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Recovering from an injury is already physically challenging enough as it is, but when you toss in all the psychological games our minds play with us, it gets even worse.

Danielle Tinnirello

How to Come Back Mentally Stronger from an Injury

Recovering from an injury is already physically challenging enough as it is, but when you toss in all the psychological games our minds play with us, it gets even worse.

Over the past ten years, I’ve been through two right knee injuries followed two complete ACL reconstructions. I can tell you the recovery for the first injury was drastically different than the second, largely because the second time around I learned to put as much effort into my mental recovery as I did my physical recovery.

If you’ve ever been injured, you know that you have to be mentally strong to become physically strong again. While your body goes through physical therapy, your brain also needs a type of therapy to get back the confidence and composure you felt before you got injured.

One of the most amazing things about dedicating yourself to working on your mental fitness during your injury recovery is that all of those mental skills that help you develop your mental toughness continue to help you post-injury as well. Here are three ways to work on your mental game while you are injured:

Focus on what’s in your control

Two of the biggest challenges are the unknown, and the stress felt when dealing with things that are out of our control. It’s difficult not to let your mind get swept away by all of the “what-ifs” and keep yourself focused on what you can do instead of what you cannot. Shifting your focus to what is in your control will help you regain your composure, stop thinking too far into the future, and feel confident and motivated to take the next step.

Adjust Your Goals

Coming back from injury can make it difficult not to gauge your feelings of success based on what you were able to do before you were injured. Additionally, one of the most significant challenges you face when injured is dealing with the setbacks that come along the way. Facing a setback right at the moment you feel you are finally making progress can be devastating. Getting through this requires you to master the skill of GOAL ADJUSTMENT. Your ability to adjust your goals and redefine what it means to be successful in that moment is imperative for keeping your head up and putting one foot in front of the other.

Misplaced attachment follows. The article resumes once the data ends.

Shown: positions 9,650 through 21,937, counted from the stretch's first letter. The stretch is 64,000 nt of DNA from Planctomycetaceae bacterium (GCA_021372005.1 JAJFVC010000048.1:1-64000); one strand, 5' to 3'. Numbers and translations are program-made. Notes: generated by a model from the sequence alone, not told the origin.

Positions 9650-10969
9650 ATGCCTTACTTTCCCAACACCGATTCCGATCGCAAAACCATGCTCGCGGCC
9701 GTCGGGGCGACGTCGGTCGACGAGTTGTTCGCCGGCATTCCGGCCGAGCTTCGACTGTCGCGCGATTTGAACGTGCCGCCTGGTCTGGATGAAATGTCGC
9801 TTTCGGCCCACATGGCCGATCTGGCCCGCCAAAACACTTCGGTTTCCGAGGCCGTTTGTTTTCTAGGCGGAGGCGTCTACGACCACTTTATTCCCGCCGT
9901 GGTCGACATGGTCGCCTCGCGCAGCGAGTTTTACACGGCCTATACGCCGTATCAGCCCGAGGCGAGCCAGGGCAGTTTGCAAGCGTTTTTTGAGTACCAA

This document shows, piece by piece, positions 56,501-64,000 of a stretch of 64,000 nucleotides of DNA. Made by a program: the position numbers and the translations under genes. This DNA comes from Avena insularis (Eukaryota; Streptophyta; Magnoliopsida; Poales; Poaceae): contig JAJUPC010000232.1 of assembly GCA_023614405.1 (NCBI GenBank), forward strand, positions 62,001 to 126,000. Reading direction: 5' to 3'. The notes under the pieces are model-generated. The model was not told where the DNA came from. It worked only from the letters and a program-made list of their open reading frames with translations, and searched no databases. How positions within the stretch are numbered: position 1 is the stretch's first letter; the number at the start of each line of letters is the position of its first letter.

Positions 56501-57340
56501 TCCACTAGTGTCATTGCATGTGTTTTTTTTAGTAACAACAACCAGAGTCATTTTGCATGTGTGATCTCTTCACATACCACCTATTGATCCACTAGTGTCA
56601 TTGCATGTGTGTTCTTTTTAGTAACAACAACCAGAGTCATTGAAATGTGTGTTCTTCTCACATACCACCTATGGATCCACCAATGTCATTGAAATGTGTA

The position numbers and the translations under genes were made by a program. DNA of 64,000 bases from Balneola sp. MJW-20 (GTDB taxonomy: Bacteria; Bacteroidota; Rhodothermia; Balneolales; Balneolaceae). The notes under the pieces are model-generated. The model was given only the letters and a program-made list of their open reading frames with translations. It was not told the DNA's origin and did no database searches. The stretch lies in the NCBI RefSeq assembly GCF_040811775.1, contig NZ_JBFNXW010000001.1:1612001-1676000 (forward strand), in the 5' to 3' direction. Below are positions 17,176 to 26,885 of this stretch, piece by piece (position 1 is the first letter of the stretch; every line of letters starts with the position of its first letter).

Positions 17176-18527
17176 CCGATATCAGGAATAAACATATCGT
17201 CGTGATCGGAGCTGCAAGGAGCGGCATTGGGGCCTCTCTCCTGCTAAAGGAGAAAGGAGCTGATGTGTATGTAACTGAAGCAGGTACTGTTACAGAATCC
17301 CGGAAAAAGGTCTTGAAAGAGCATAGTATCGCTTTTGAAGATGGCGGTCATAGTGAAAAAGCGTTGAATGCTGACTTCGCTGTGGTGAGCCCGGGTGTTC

Be Patient

Patience isn’t the ability to wait; it’s the ability to keep a good attitude while waiting. Start slow. Build up slowly. Ignore the pace. Don’t rush it. Pay attention and be present. You will learn so much about yourself, your mind control, your ability to shift your focus, and the ability to acknowledge the progress along the way.

Left: before my first knee surgery 2010, Right: 8 weeks after the second surgery

Left: before the second surgery Right: 12 weeks after the surgery.

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About the Author


Danielle Tinnirello

Danielle Tinnirello is an ISSA-certified Personal Trainer and AFAA-certified Group Instructor. She specializes in fat loss, functional fitness, strength, conditioning, weight training, and H.I.I.T training.

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